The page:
Aircraft Maintenance Engineer

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An Aircraft Maintenance Engineer (AME), also Licensed Aircraft Maintenance Engineer (LAME or L-AME), is a licensed person who carries out and certifies aircraft maintenance. The license is widespread internationally and is recognised by the International Civil Aviation Organization (ICAO).[1] The American FAA recognise the qualification in foreign countries but refer to it as Aviation Maintenance Engineer rather than "Aircraft...".[2]

Countries which issue or recognize AME licenses internally include; Australia, Bangladesh, Canada, India, New Zealand, the United Kingdom and much of Asia.[3][4][5][6]

The American equivalent of an AME is an aircraft maintenance technician (AMT), also known as an A&P.[2]

Up until 1998, Type I and Type II Aircraft Maintenance Engineer (AME) licences were distinguished. In 1998 ICAO replaced these by a single AME licence.[1]

In 2005 the relationship between the Canadian AME and the US A&P (AMT) was further revised, through a Bilateral Aviation Safety Agreement (BASA) between the US and Canada.[2]

See also[edit]

References[edit]

  1. ^ a b ICAO Personnel Licensing FAQ. (retrieved 22 December 2015)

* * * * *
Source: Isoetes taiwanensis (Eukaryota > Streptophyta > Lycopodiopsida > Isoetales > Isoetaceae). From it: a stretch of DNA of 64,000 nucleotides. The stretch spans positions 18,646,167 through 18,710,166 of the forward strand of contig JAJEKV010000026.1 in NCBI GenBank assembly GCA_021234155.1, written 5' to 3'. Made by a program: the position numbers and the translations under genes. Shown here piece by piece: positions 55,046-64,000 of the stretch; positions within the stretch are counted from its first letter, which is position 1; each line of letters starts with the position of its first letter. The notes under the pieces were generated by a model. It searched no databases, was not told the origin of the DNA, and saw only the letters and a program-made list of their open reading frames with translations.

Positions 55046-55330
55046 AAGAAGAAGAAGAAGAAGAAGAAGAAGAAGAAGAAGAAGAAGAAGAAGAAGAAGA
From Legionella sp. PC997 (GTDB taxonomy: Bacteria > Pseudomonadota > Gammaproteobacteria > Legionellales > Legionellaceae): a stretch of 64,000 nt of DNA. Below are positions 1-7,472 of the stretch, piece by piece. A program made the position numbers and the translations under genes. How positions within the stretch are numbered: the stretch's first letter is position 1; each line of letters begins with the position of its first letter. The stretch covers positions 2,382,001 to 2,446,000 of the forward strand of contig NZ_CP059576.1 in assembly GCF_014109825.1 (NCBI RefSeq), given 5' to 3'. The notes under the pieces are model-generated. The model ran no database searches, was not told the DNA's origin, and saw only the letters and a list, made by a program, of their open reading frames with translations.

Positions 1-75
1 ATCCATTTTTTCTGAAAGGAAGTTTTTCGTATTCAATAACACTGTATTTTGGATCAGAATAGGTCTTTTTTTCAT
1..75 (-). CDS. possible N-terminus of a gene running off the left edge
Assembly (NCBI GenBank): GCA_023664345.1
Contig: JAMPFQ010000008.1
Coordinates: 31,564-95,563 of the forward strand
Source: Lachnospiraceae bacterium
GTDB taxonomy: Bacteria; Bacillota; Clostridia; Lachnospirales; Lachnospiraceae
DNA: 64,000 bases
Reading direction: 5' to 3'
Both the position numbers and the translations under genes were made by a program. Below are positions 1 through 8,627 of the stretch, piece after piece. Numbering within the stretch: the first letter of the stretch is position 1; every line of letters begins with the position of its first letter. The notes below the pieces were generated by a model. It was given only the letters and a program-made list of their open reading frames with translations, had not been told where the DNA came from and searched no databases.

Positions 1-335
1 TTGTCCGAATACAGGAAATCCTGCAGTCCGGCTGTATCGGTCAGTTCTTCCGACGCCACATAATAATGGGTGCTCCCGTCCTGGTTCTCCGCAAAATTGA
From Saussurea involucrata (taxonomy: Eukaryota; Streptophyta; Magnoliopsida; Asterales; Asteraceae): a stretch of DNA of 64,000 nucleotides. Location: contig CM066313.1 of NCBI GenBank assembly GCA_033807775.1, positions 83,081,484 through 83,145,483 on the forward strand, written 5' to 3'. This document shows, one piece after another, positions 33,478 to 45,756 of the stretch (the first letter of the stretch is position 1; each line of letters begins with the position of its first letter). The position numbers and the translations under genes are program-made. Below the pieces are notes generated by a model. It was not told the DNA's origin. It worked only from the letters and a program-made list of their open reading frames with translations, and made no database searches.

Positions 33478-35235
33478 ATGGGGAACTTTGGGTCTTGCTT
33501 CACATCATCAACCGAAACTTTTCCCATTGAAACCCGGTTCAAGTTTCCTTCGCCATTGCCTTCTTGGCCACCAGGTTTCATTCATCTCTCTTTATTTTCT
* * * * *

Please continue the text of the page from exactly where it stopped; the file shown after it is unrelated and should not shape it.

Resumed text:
2. ^ a b c FAA Aviation Maintenance Technician Handbook - General, Chapter 12: Publications, Forms, and Records Archived 2013-10-21 at the Wayback Machine, Page 12-20, CFR Part 43 — Maintenance, Preventive Maintenance, Rebuilding, and Alteration, §43.17 Maintenance, preventive maintenance, or alterations performed on U.S. aeronautical products by certain Canadian persons: "This section was significantly revised in 2005 as the result of a Bilateral Aviation Safety Agreement (BASA) between the United States and Canada. The two countries have enjoyed a long and professional relationship with respect to reciprocal aviation maintenance activity. This section of part 43 both defines some terms and gives specific limitations as to what an Aviation Maintenance Engineer (AME is the Canadian equivalent to the U.S. A&P) may do to maintain U.S.-registered aircraft located in Canada. It also provides similar limitations for an Approved Maintenance Organization. (AMO is the Canadian equivalent to the U.S.-certified repair stations.)"
  3. ^ Transport Canada (July 2010). "Canadian Aviation Regulations Part IV – Personnel Licensing and Training – Subpart 3 – Aircraft Maintenance Engineer Licences and Ratings". Archived from the original on 16 January 2011. Retrieved 22 February 2011.
  4. ^ Transport Canada (July 2010). "Part V – Airworthiness Manual Chapter 566 – Aircraft Maintenance Engineer (AME) Licensing and Training". Retrieved 22 February 2011.
  5. ^ Civil Aviation Authority of New Zealand; How to be An Aircraft Maintenance Engineer, 1999.[1]
  6. ^ AMROBA discussion document, 2013: "The vast majority of [Asian] countries have ‘adopted’ the European Aviation Safety Authority (EASA) Part 66/147 aircraft maintenance engineer (AME) licensing and training requirements."